For some inexplicable reason, some mainstream Christians—and even some true ones—will read a verse of Scripture and assume that it applies to them personally. ...
The spiritual paradox that Solomon relates in Ecclesiastes 7:15 is followed by a warning of danger about a Christian's reaction to it. John Ritenbaugh assures us that confounding trials are not punishments from God for unrighteousness but tests of faith in. . .
When we study, it is always a good practice to study a verse or passage in context. The Parable of the Cloth and the Wineskins is a good example of why we should do this, since the parable concludes a much longer narrative. David Grabbe provides an overvie. . .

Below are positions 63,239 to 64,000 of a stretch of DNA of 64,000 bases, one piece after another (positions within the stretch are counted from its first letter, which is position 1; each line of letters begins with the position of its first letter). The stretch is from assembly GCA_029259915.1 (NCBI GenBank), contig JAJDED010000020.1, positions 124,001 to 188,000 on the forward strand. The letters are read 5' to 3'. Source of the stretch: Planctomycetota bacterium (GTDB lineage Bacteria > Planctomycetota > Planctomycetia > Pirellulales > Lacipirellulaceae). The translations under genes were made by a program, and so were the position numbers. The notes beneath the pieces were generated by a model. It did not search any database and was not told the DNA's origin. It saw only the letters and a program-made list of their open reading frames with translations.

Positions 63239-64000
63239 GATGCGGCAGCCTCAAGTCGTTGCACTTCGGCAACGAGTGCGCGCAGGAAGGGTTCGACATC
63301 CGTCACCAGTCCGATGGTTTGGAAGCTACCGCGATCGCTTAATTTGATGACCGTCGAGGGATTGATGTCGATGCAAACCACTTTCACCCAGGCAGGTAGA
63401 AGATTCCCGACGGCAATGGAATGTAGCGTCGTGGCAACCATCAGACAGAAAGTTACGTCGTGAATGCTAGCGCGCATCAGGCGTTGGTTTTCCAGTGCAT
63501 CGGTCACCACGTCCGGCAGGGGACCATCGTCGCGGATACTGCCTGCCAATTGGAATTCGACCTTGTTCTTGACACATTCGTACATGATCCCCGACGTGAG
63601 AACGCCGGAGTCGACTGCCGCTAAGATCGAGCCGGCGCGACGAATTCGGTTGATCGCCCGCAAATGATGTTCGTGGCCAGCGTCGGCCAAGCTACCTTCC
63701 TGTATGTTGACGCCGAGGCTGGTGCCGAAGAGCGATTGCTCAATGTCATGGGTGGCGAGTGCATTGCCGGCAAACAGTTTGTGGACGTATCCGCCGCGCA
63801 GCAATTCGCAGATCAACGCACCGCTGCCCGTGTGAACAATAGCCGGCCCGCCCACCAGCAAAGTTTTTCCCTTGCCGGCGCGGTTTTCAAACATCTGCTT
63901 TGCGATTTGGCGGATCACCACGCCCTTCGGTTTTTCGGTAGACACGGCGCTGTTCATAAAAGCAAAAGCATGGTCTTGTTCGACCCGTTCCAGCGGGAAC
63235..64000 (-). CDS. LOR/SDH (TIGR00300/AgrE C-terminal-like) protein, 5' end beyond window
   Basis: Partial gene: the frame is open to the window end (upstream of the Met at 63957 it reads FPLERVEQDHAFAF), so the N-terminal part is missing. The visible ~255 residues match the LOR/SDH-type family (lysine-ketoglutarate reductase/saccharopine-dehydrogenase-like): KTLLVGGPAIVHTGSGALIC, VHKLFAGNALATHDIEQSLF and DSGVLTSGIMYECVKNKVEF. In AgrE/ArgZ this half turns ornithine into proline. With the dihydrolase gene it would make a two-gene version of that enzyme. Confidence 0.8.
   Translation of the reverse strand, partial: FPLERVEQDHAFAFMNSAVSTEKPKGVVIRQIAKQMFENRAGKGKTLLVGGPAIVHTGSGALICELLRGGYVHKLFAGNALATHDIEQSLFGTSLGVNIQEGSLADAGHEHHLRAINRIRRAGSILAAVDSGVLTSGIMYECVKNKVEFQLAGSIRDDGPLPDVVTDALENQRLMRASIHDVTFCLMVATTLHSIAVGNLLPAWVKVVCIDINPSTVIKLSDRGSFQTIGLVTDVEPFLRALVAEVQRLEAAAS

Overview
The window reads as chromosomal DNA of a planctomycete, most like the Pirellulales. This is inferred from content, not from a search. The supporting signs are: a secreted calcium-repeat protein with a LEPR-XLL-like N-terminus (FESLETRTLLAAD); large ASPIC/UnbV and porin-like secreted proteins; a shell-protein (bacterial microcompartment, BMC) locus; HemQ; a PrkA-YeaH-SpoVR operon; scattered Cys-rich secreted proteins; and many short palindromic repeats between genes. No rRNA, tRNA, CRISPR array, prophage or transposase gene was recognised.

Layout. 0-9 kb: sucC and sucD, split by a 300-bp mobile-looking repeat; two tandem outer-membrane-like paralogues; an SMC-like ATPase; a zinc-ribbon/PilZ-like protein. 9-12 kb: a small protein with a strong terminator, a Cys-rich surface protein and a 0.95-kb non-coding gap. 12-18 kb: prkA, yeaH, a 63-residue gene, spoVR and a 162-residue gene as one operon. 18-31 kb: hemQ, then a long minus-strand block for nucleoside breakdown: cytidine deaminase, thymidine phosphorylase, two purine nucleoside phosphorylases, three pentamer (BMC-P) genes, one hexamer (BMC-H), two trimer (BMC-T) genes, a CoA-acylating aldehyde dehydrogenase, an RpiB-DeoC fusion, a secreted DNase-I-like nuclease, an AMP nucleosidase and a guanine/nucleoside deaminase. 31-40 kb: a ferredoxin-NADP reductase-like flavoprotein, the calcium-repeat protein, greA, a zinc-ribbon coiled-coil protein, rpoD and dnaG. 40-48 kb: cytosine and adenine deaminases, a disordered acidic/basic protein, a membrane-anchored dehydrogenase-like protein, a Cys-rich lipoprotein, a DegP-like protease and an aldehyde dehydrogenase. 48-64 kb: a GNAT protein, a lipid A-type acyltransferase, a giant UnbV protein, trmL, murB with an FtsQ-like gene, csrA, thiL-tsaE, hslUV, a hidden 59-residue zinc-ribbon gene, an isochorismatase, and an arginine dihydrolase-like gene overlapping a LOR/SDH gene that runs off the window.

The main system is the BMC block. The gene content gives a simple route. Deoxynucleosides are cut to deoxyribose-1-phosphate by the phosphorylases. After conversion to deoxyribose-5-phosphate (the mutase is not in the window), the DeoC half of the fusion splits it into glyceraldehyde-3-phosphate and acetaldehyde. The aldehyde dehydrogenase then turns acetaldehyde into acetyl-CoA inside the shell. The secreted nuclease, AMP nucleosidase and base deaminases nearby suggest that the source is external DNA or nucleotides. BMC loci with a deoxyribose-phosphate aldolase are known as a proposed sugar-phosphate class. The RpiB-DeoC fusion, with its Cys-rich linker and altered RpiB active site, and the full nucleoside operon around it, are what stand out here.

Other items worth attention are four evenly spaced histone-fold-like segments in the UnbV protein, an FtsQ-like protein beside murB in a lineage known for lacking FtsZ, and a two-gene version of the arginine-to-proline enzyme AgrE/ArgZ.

John Ritenbaugh reiterates that working out our salvation does not mean working for salvation, but instead making what we believe operational. God, through His Spirit gives us the power both to will and to do. Paul admonishes the Philippians that nothing b. . .
Receive Biblical truth in your inbox—spam-free! This daily newsletter provides a starting point for personal study, and gives valuable insight into the verses that make up the Word of God. See what over 145,000 subscribers are already receiving.